2. Verbis conceptis deierare ausim, praeterquam qui Tiberium Gracchum necarunt, neminem inimicum tantum molestiae tantumque laboris, quantum te ob has res, mihi tradidisse; quem oportebat omnium eorum quos antehac habui liberos partis tolerare atque curare ut quam minimum sollicitudinis in senecta haberem, utique quaecumque ageres, ea velles maxime mihi placere atque uti nefas haberes rerum maiorum adversum meam sententiam quicquam facere, praesertim mihi cui parva pars vitae superest. Ne id quidem tam breve spatium potest opitulari, quin et mihi adversere et rem publicam profliges? Denique quae pausa erit? ecquando desinet familia nostra insanire? ecquando modus ei rei haberi poterit? ecquando desinemus et habentes et praebentes molestiis insistere? ecquando perpudescet miscenda atque perturbanda re publica? Sed si omnino id fieri non potest, ubi ego mortua ero, petito tribunatum; per me facito quod lubebit, cum ego non sentiam. Ubi mortua ero, parentabis mihi et invocabis deum parentem. In eo tempore non pudet te eorum deum preces expetere, quos vivos atque praesentes relictos atque desertos habueris? Ne ille sirit Iuppiter te ea perseverare, nec tibi tantam dementiam venire in animum. Et si perseveras, vereor ne in omnem vitam tantum laboris culpa tua recipias uti in nullo tempore tute tibi placere possis.
Here are the Chapter 13 Notes.
Please complete the composition sentences for chapter 13 (your last set for Cicero!):
- Somehow or other, senators, let us be rid of this danger.
- Don’t let the danger remain in the vitals of the republic.
- If [don’t use a “si”] Catiline is removed, we shall not be entirely relieved, if his companions are left at Rome.
- If they cannot cease plotting against us, I recommend that they be separated from loyal men.
- They hold such views about the republic that they ought not to live with us any longer.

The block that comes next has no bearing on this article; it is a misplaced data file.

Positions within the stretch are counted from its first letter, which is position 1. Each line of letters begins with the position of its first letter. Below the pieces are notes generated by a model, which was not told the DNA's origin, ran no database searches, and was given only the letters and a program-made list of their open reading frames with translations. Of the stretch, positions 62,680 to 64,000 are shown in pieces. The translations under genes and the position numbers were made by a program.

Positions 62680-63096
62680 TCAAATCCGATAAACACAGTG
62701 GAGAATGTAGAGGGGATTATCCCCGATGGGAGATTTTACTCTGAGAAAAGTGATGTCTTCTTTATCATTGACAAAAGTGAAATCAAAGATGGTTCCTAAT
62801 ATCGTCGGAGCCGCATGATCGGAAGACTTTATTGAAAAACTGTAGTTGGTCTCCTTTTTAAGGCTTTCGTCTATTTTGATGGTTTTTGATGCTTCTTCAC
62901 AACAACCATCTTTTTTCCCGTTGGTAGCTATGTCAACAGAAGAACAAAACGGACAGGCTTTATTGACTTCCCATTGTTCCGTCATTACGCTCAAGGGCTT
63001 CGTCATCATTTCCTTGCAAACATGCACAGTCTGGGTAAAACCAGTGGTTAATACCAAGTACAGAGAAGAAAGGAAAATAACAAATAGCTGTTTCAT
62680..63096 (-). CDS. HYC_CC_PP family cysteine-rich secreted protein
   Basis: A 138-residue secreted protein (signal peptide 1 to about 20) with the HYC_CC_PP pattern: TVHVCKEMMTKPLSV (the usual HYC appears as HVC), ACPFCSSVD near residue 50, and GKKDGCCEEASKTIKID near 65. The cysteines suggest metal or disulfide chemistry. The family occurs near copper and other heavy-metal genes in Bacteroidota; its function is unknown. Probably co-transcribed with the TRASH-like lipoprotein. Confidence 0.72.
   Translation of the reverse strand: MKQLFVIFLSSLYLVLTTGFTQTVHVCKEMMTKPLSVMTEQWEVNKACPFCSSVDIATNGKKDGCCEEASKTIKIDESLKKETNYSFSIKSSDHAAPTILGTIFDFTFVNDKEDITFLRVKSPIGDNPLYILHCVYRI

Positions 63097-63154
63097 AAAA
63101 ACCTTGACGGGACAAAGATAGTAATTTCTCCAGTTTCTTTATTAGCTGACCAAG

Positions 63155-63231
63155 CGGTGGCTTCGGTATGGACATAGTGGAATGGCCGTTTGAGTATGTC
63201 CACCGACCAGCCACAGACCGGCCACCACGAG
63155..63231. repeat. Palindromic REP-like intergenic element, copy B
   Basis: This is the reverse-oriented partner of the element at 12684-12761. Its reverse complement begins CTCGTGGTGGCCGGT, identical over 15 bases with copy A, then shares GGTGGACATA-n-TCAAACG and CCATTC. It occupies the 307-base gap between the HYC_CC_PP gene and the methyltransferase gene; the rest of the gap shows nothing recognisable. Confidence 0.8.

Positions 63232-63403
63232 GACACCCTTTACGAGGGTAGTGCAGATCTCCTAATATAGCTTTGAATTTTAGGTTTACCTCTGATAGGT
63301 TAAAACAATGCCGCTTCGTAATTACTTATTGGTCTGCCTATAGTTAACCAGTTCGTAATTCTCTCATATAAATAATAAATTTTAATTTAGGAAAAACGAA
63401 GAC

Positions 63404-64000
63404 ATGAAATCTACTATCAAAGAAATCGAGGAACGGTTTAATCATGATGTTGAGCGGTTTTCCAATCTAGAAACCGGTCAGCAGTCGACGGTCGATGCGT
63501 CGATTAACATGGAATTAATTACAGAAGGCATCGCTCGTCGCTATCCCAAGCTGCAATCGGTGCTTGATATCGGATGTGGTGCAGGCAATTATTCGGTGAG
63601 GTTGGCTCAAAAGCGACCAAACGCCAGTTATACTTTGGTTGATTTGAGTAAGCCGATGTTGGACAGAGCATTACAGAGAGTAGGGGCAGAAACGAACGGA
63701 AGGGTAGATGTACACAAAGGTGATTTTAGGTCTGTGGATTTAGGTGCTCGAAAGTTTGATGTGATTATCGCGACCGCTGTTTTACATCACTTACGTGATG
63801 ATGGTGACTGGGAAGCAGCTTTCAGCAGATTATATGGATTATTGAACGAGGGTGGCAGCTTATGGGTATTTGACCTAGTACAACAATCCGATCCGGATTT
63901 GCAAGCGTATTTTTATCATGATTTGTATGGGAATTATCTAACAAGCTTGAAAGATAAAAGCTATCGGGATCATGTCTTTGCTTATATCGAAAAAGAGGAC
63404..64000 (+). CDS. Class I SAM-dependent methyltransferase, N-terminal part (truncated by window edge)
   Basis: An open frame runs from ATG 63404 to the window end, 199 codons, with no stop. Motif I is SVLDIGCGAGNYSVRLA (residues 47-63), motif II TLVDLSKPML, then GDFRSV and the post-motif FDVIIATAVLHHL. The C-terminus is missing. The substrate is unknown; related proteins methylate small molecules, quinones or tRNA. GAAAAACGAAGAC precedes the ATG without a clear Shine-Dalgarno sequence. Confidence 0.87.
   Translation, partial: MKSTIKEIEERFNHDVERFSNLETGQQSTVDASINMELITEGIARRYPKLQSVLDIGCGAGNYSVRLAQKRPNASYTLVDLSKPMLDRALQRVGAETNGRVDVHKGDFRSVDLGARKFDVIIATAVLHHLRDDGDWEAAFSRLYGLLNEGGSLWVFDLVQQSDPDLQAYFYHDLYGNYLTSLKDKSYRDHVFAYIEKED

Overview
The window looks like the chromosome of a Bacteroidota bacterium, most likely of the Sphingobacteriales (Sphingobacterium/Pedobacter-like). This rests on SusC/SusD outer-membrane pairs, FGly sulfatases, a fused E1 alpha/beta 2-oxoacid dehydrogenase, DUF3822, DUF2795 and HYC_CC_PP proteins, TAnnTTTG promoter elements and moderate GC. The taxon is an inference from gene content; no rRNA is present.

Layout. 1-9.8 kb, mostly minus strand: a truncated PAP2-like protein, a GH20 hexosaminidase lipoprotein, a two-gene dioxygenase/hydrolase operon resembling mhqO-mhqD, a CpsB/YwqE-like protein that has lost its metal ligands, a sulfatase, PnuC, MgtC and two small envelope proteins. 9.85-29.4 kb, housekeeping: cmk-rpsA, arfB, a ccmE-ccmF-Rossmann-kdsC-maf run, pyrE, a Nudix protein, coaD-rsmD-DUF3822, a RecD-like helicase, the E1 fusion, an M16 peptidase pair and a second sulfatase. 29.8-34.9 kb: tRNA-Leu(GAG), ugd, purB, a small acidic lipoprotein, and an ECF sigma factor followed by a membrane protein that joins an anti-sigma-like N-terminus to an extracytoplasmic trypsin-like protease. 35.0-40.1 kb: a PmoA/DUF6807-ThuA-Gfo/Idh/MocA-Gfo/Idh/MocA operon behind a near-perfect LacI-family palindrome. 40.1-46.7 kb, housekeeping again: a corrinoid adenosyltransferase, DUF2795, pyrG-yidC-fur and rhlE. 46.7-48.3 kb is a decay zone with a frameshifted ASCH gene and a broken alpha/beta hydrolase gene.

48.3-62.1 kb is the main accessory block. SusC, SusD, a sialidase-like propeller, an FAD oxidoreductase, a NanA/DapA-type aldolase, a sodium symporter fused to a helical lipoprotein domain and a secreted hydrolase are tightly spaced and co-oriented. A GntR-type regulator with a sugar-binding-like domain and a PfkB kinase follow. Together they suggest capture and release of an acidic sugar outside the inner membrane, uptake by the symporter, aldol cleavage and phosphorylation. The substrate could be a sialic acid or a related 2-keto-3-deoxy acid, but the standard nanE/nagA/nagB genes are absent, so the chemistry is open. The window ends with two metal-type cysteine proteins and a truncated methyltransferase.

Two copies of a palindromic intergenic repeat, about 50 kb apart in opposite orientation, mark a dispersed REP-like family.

- But if Catiline will only depart, I promise you that everything will be brought to light and punished.
- Then, imploring [don’t use a participle] Jupiter to defend the republic from all danger, Cicero finished his speech and sat down.
See weekend post about retake of unseen translation.
Translate chapter 13. Make sure you use the commentary.
Part one of your Term II mapping project is due Monday, 12/15. Here is a link for a new blank map if you need it: Ancient Italy.
Remember that part 2 is due before you leave for winter break, or Monday 12/22. For those of you writing the one page paper, all historical information that you include should have occurred before 200 AD.
Since everyone expressed dismay with their unseen translation on Wednesday’s exam, we are doing a retake of that portion of the exam on Tuesday. I will find a new passage from Nepos’ Hannibal, which we did not read as a class, and I will give you the words. You will be allowed 20 minutes to complete your translation on Tuesday.
Here are the clause analyses for Chapters 11 & 12. Remember that you have a reading composition and idioms quiz on Monday.
Midterm grades are posted. Remember that these are not permanent but a snapshot of how you are doing at the midpoint. It’s now your job to maintain or improve these grades!
We read through the Valerius Maximus story of Cornelia which says:
that the greatest jewels for married women are their children we thus find in the book of collected sayings from the author Pomponius Rufus Cornelia, the mother of the Gracchi when a married woman from Campania, as a guest at her house, was showing off her jewelry, the most beautiful of that time, delayed her with conversation until her children came home from school, and said, “these are my jewels.”
Tonight you need to identify the grammatical form of the words in the selection from Cicero on Cornelia:
Quos quidque audiat cotidie domi, quibuscum loquatur a puero, quem ad modum patres paedagogi matres etiam loquantur. Legimus epistulas Corneliae matris Gracchorum; apparet filios non tam in gremio educatos quam in sermone matris.
Here is a link to the translation of the end of the speech.
Please complete the composition sentences for chapter 12.
Please read and take notes on this page on the Gracchi: http://www.the-romans.co.uk/gracchi.htm
The composition sentences for Chapter 11 are due tomorrow and Chapter 12 are due Friday.